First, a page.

4 Things to Know About Cluster Feeding

4 Things to Know About Cluster Feeding

4 Things to Know About Cluster Feeding
Just when you think you’ve gotten your baby’s eating schedule down, they suddenly want to eat more often. Cluster feeding can be a tiring time in your newborn phase, but a fed baby is a happy baby!

Cluster feeding phases may seem like they have no cause or end, but they do. Your baby is still sleeping and eating as much as they need to, so this is not the time to panic! It's completely normal and natural, and it happens most often in the first few days of a baby's life.  

Breastfeeding can take some getting used to in and of itself, but newborn cluster feeding is a whole new monster to tame. Here are 4 things you should know about newborn cluster feeding and how to get used to the process.

It Encourages Your Milk Supply

It Encourages Your Milk Supply
As babies grow and develop a healthy appetite, they will begin to eat more. The more frequent feedings stimulate the breasts enough to secrete more milk. This opens the ducts in a way that allows for a more optimized flow of nutrients to your baby. 

The combination of stimulation and contact with your baby provides a mother with much-needed “feel-good” hormones that make it easier for her to produce milk. 

It’s important to remember that just because your baby is demanding more milk doesn’t mean you weren’t supplying enough in the first place. Your body is specifically tailored to your baby’s nutritional needs, with just the right number of antibodies for their age, weight, and appetite. 

When your baby is not cluster feeding, some moms prefer a power pump. Power pumping is when lactating mothers pump their breasts in a way that mimics  cluster feeding a baby. After a few days, a mom will see her milk supply increase to either support a hungrier baby or just store up more milk for daycare!

Growth Spurts Will Cause Cluster Feeding 

Growth Spurts Will Cause Cluster Feeding
The more babies grow, the more nutrients they demand! Every time they hit a minor growth spurt, they will begin cluster feeding. Consider it as a hungry teenager reaching puberty and eating you out of your house and home. Your extra supply of milk will be just what they need to promote healthy weight gain and meet their nutritional needs. 

Of course, every baby is different and will have varying numbers of growth spurts at different times. On average, though, cluster feeding happens between 2 and 3 weeks into a baby's first month of life. 

Their next growth spurt could be just three weeks later. After the newborn phase, babies will go through around 3 more growth spurts every 3 months or so. 

Growth spurts only last a few days, so you’ll continue cluster feeding day and night (mostly at night) for about 3 days. Once it’s over, you’ll go back to a normal feeding schedule.

Right after a growth spurt, you may be able to notice their weight rise slightly! It’s good to know your hard work is paying off. 

Proper Diet and Hydration are Necessary

Proper Diet and Hydration are Necessary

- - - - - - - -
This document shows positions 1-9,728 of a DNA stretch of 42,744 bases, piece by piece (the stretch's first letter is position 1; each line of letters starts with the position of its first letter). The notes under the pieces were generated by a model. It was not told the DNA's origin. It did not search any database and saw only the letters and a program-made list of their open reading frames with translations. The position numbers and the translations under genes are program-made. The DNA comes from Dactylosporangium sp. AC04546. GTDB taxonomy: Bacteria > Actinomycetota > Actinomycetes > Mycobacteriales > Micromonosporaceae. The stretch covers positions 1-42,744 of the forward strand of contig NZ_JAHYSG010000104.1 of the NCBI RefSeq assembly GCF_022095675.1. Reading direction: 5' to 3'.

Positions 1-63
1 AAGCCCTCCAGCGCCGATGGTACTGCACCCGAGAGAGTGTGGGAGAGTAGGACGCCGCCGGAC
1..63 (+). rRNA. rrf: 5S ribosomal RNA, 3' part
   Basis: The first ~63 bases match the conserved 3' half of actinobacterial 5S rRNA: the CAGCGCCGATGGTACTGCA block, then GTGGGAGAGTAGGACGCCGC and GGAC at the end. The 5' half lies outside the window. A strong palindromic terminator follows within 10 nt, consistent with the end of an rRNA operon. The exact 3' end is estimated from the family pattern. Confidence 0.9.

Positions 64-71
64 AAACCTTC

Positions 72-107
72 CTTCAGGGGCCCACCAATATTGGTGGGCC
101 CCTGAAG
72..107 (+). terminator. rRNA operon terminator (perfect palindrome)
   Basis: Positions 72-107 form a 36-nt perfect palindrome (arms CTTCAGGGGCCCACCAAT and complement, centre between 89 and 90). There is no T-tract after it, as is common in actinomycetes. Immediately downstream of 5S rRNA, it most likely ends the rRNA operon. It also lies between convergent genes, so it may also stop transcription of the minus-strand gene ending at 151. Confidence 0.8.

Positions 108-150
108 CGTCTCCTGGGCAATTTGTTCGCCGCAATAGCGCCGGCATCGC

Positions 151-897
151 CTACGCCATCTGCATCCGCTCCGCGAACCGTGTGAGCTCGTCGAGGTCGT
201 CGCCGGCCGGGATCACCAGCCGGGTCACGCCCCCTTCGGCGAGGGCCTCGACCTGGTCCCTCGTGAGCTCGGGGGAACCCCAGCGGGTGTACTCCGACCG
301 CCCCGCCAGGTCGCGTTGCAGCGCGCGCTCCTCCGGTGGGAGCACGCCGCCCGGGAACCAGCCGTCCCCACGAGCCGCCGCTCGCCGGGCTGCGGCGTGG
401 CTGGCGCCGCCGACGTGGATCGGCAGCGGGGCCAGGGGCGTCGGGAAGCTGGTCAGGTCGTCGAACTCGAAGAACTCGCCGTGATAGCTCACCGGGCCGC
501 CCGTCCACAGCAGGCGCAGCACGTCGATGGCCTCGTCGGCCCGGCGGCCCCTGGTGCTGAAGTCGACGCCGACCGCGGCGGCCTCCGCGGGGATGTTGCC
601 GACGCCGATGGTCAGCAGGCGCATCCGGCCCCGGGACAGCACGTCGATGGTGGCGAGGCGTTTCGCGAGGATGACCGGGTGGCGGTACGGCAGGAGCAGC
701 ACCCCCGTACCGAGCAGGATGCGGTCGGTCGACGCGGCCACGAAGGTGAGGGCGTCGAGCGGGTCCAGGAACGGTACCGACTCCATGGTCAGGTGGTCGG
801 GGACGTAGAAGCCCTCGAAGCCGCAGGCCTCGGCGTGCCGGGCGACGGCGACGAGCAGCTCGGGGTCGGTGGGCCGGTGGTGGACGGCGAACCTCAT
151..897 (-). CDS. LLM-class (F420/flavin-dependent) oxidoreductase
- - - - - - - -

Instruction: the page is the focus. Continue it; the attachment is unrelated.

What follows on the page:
When you breastfeed, you’re giving your baby much of your calorie and water supply. To compensate for all the milk being given to your baby, you will need to eat and drink your fill!

It will be beneficial to keep a water bottle close by to keep you hydrated during the cluster feeding process. Keep up with your water supply and drink a glass of water at least every hour. 

You should keep snacks nearby as well. Breastfeeding already makes you hungry enough to be absolutely ravenous! Keeping some healthy snacks nearby, like protein bars, fruits, or crackers, will provide you with enough calories and protein to efficiently store up for yourself and pass on to your baby.

You might want to enlist a breastfeeding pal to help you keep up with your water and snacks. Your partner owes you one!

It Will Happen Again

It Will Happen Again
The first cluster feeding episode may occur just after your baby is born. 

If you recall, just when your baby was born, colostrum was likely the only milk supply you could muster for your newborn. After a few days, they will begin to demand a better milk supply, causing a spell of cluster feeding. 

A cluster feeding episode can always be identified when your baby suddenly starts giving hunger cues more frequently throughout the day. It usually only lasts for a few hours, and they will continue to have the same amount of wet and dirty diapers as normal. 

Cluster feeding spells commonly take place in the late afternoon or early evening hours, and they may sleep longer afterward. 

Older infants will have cluster feeding spells that last several days! This could be just another growth spurt, or it could be caused by a teething episode when feeding is more comfortable for them. 

Try not to confuse cluster feeding with colic or another newborn issue. Cluster-fed  babies will cry, but they can be soothed with a simple supply of milk. Colic babies aren’t so easily placated by nursing. 

Let Them Feast!

Let Them Feast!
Whatever the reason for your baby’s sudden appetite, it’s best to just let them eat! Newborn cluster feeding has more benefits for both you and your baby. As sleepy as you may be from constantly giving them food, just remember the long nap at the finish line!

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